Great Escape is one of those movies that has attained ‘cult’ status. With a
star-studded cast including Steve McQueen, James Garner, Richard
Attenborough, James Donald, Charles Bronson, Donald Pleasence, James Coburn
and Hannes Messemer, the actors carry the plot. But is the story, as seen on
the silver screen, the ‘real’ story? No, says Guy Walters, the author of The
Real Great Escape (ISBN 978-0-553-82611-1, Bantam Press 2013).
Walters writes that “the Real Great Escape that you hold in your hands is
just as exciting and absorbing as the almost fictional version you currently
have in your head. The only bad news is that nobody escaped on a motorbike.”
Back to the movie, Attenborough played the role of the mastermind, called
Roger Bartlett in the film. A character that was drawn from the real-life
Roger Bushell, and author Walters goes into great detail to make the persona
alive, even down to his relationship with one of the daughters of Earl Howe,
a famous British racing driver who won Le Mans in 1931. I can vouch for the
accuracy, having been shown around the Earl’s study with the Le Mans trophy
in pride of place (a bronze of Boadicea in her chariot) by the current Earl,
his son. These were the landed gentry of the pre-war era.
The book details some of Bushell’s previous attempts at escaping, something
missing from the celluloid version of history. These show something of the
bravery (and sometimes bravado) of this man, who was actually a South
African who flew for the Royal Air Force in Britain.
Examination of the psychological profiles of the POWs are described, with
one group remaining mentally well, mainly by plotting escapes, while others
took to their beds and deteriorated noticeably.
Walters also delves into the minds of the German captors, and the loyalties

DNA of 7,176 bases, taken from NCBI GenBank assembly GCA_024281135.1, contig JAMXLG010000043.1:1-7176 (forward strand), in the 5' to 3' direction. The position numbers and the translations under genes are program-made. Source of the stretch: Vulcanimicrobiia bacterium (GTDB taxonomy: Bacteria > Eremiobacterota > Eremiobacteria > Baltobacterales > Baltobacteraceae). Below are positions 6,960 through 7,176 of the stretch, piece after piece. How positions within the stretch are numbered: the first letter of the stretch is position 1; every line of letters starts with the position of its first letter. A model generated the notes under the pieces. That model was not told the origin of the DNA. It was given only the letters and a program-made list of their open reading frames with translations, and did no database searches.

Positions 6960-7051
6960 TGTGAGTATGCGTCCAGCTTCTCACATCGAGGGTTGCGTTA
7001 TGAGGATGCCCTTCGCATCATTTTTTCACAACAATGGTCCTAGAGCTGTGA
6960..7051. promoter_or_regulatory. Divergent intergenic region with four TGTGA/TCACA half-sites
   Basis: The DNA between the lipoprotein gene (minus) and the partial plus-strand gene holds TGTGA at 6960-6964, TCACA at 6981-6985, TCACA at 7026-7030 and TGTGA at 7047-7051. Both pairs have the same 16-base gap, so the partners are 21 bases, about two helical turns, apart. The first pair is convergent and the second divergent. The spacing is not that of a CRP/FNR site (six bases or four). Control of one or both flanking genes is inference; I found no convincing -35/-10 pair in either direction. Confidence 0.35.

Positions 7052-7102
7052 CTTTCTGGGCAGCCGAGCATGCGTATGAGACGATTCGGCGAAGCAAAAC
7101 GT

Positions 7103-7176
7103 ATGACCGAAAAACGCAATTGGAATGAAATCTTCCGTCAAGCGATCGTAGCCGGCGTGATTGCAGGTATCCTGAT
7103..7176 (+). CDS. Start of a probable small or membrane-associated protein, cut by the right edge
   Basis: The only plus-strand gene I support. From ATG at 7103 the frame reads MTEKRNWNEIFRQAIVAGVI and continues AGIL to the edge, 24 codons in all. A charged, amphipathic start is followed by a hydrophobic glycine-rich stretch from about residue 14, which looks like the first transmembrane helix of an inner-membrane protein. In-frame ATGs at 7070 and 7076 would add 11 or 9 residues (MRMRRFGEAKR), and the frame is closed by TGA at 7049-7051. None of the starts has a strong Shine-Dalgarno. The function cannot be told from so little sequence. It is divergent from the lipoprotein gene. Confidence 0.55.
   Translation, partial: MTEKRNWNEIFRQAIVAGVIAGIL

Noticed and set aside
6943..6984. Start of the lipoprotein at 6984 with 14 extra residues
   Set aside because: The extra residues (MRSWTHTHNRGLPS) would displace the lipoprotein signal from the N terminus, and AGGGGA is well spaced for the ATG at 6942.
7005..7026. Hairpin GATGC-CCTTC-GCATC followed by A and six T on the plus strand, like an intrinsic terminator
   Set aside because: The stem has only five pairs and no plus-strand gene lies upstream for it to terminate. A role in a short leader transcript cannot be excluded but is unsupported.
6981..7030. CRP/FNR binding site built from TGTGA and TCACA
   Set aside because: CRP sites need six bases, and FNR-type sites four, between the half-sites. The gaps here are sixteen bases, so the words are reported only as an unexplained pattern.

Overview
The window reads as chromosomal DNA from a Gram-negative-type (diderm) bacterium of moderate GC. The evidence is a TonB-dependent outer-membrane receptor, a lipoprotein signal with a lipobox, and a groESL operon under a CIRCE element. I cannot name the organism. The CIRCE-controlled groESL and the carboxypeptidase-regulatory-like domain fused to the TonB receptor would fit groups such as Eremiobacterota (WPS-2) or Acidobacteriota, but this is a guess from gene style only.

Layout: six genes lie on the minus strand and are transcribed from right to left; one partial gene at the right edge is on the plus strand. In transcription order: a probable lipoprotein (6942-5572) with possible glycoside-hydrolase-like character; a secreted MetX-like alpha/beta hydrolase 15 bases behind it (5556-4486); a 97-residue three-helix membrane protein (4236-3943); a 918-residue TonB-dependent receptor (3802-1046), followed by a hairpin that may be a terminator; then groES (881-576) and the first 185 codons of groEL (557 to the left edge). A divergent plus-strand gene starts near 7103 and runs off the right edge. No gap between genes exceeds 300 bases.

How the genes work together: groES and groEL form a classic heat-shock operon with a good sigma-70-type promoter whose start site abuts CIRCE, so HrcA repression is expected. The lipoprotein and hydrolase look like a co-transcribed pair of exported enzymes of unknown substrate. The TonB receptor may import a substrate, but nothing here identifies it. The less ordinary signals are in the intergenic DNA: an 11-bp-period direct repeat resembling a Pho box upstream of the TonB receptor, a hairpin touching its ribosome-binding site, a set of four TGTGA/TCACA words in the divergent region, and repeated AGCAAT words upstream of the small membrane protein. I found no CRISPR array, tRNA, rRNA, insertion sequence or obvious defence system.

of the camp commandants are explored, with some of the Germans serving their
country, without necessarily serving the regime. This was most evident with
commandants who looked at the prison as being a place where Germans and
Allies could learn something from each other. A utopia which could never
I found it interesting that not every one of the POW’s was intent on
tunneling their way to freedom, but quite to the contrary felt that attempts
at escape just made prison life more unbearable, as the German heightened
their surveillance of the POW’s, and privileges were withdrawn.
Walters writes, many regarded “the tunnellers as a breed apart, who were
able to put up with the prospect of being buried alive, intense
claustrophobia, heat, stuffy air, and the smell from the fat lamps.”
A fascinating book with pages of historical data, including the roll-call
and naming those who died in the escape. And which group pulled the trigger.
With several color plates, this is a bargain at B605 at Bookazine in the
Avenue. This book is far more than the movie, looking at the whole spectrum
of life in a Stalag from both sides, rather than the celluloid excitement of
just the tunnel. Guy Walters has definitely chronicled the “real” Great